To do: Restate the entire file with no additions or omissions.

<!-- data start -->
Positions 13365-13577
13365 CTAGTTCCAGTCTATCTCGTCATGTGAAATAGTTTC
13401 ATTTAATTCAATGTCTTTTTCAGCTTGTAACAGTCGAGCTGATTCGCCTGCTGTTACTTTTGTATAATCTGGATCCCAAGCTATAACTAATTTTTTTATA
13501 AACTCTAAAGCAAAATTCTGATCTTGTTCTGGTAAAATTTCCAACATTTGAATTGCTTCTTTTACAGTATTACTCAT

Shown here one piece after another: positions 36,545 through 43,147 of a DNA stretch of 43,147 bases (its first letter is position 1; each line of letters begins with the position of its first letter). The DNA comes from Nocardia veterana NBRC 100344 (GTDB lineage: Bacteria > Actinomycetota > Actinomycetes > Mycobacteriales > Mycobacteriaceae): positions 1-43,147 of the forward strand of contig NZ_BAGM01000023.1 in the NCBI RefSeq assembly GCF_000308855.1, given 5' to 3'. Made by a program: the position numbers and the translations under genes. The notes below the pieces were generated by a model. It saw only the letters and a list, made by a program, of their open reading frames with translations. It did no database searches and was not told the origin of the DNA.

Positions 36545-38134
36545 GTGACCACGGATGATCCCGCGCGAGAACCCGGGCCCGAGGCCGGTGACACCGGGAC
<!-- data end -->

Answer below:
Positions 13365-13577
13365 CTAGTTCCAGTCTATCTCGTCATGTGAAATAGTTTC
13401 ATTTAATTCAATGTCTTTTTCAGCTTGTAACAGTCGAGCTGATTCGCCTGCTGTTACTTTTGTATAATCTGGATCCCAAGCTATAACTAATTTTTTTATA
13501 AACTCTAAAGCAAAATTCTGATCTTGTTCTGGTAAAATTTCCAACATTTGAATTGCTTCTTTTACAGTATTACTCAT

Shown here one piece after another: positions 36,545 through 43,147 of a DNA stretch of 43,147 bases (its first letter is position 1; each line of letters begins with the position of its first letter). The DNA comes from Nocardia veterana NBRC 100344 (GTDB lineage: Bacteria > Actinomycetota > Actinomycetes > Mycobacteriales > Mycobacteriaceae): positions 1-43,147 of the forward strand of contig NZ_BAGM01000023.1 in the NCBI RefSeq assembly GCF_000308855.1, given 5' to 3'. Made by a program: the position numbers and the translations under genes. The notes below the pieces were generated by a model. It saw only the letters and a list, made by a program, of their open reading frames with translations. It did no database searches and was not told the origin of the DNA.

Positions 36545-38134
36545 GTGACCACGGATGATCCCGCGCGAGAACCCGGGCCCGAGGCCGGTGACACCGGGAC